As we look ahead to 2011, we imagine a day when all children in all schools are immersed in safe, supportive groups of peers led by older mentors and, as a result, come to believe that adults and peers in their school care about them and want them to succeed. These beliefs are important prerequisites to greater academic achievement, reduced bullying, lower dropout rates, improved grades, fewer discipline referrals, and fewer high-risk behaviors. Your contribution will support evidence-based solutions that have demonstrated significant improvements on these social, emotional, and academic outcomes for youth.

We rely on the generosity of partners like you who care deeply about education and who, in your own work, have a critical impact on the lives of young people. Please visit www.princetonleadership.org/about/donate to make a donation to PCLT.

Daniel F. Oscar
President & CEO

Senior Resource Center Benefit Helps Human Capital Campaign

To the Editor:

On behalf of the Princeton Senior Resource Center (PSRC) we would like to extend our sincere thanks to everyone who made our recent benefit at the Princeton High School Performing Arts Center a huge success. The Capitol Steps performance was outstanding and provided a great evening of much welcomed laughter that brought together PSRC supporters and introduced new people to the great work PSRC does in our community. Proceeds from the evening will benefit PSRC’s Building Human Capital Campaign, which will help the organization meet some of the many challenges it will face in the coming years.

We are particularly grateful for the support we received from our Platinum Corporate Sponsors — The Gordon and Llara Gund Foundation, New York Delicatessen & Restaurant, Stark & Stark, The W. Bryce Thompson Foundation, and The Times of Trenton. Thanks to their great generosity, PSRC will be better able to continue to provide and grow services for older adults who are living longer, healthier, more active lives than any generation before them.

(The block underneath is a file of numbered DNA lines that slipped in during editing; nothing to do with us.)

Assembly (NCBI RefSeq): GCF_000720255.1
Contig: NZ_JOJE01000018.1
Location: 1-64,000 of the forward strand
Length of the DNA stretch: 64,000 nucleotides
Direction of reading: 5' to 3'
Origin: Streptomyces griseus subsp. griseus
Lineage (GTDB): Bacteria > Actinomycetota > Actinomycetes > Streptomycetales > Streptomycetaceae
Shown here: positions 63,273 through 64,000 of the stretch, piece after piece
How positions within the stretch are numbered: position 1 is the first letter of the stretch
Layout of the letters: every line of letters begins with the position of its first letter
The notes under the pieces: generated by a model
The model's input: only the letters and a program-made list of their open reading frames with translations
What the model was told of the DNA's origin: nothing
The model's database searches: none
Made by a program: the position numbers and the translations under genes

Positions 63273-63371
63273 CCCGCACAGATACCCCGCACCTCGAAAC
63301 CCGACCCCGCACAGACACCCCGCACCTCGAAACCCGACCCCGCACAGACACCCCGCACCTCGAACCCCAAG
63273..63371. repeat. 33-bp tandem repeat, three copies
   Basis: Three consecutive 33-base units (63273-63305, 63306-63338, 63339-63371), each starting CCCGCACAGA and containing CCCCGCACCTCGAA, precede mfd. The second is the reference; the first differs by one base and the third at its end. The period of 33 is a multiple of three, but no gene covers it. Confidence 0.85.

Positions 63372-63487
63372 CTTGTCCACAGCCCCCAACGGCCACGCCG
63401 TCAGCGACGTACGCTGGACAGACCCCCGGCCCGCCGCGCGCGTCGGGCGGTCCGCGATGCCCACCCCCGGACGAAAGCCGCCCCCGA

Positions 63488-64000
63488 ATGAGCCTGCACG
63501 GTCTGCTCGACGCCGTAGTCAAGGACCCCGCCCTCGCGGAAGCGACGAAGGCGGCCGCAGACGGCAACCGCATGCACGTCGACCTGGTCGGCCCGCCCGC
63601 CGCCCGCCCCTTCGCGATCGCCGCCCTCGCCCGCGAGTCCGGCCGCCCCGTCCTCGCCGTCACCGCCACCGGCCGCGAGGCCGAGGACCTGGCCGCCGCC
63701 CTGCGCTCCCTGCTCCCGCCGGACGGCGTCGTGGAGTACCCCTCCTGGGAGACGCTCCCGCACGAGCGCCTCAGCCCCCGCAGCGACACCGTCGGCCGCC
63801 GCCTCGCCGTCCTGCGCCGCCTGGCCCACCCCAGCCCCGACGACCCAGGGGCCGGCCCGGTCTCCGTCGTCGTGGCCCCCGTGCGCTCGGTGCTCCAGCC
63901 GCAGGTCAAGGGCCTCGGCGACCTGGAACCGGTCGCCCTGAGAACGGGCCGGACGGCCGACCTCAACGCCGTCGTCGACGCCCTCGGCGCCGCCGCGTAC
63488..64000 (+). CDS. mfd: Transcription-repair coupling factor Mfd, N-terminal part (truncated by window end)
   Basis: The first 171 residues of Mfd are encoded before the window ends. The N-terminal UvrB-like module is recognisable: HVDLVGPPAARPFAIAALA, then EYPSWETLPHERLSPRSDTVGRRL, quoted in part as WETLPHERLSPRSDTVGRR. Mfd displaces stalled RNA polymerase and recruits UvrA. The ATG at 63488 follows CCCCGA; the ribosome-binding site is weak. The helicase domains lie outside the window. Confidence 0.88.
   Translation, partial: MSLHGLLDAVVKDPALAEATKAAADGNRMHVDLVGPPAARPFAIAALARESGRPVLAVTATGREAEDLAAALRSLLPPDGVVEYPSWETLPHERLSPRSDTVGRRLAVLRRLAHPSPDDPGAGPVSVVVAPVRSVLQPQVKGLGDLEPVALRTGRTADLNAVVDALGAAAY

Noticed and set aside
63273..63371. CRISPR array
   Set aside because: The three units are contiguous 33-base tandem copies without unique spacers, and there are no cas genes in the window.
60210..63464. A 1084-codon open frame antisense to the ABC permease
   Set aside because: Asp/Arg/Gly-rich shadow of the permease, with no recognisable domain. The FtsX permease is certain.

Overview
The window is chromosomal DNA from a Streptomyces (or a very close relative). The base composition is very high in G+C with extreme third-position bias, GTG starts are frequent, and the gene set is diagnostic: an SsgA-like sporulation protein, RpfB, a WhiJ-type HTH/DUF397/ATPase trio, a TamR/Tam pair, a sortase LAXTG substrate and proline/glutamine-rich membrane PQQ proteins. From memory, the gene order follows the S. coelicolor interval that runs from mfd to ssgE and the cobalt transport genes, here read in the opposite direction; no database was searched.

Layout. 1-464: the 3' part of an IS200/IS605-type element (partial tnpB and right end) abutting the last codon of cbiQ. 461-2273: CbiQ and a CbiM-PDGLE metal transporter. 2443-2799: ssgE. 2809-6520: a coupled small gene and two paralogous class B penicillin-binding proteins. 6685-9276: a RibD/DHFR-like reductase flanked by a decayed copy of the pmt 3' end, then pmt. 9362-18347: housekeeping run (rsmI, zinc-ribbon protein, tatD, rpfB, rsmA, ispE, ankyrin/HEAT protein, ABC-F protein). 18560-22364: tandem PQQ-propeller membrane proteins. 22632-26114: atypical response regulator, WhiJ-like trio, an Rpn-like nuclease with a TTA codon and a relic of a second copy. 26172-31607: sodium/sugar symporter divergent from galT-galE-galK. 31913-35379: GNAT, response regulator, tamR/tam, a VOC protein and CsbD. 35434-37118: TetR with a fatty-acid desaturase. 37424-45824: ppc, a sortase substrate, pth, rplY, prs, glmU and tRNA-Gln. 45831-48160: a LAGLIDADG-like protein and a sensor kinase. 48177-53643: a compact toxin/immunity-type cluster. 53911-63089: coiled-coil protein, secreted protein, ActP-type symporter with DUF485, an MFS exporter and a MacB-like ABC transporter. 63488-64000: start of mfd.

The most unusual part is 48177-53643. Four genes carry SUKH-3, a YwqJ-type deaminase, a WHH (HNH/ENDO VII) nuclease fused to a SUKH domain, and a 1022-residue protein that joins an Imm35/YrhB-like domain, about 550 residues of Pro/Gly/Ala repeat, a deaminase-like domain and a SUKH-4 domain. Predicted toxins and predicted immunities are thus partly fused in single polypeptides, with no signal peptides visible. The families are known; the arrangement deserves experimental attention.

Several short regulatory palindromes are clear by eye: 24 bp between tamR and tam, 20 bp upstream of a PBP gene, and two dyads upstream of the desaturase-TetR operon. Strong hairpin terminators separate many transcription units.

Special thanks also go to Princeton High School Performing Arts Center, and to all the Gold, Silver, Bronze, Benefactors, Patrons and Friends level donors who contributed to the success of this special evening. Thank you all.

Albert Stark, Trustee & Event Chair
Dave Saltzman, President
Susan W. Hoskins, Executive Director

Legalization of Marijuana Would Permit Police to Focus on More Serious Threats

To the Editor:

The Police Blotter (Town Topics, December 8) contains three separate instances where our law enforcement officers had to arrest individuals on various marijuana-related charges. Our criminal justice system will obviously now have to prosecute these cases when it could be devoting its efforts to significantly more serious criminal threats.

If marijuana were sold legally, and taxed, as is alcohol and tobacco, it could be controlled and distributed in a manner that would likely be much less harmful to the fabric of our society. Granted, using marijuana may be a bad idea. But then so is using tobacco and alcohol. The profitability of narcotic imports puts the industry in the hands of organized crime, much like the control of the alcohol distribution system was when we tried prohibition. If the product were legalized, it would drastically reduce the high-margin product’s economic value to organized crime.

Seems to make so much sense that it’s not likely to come about.

William Stephenson
Governors Lane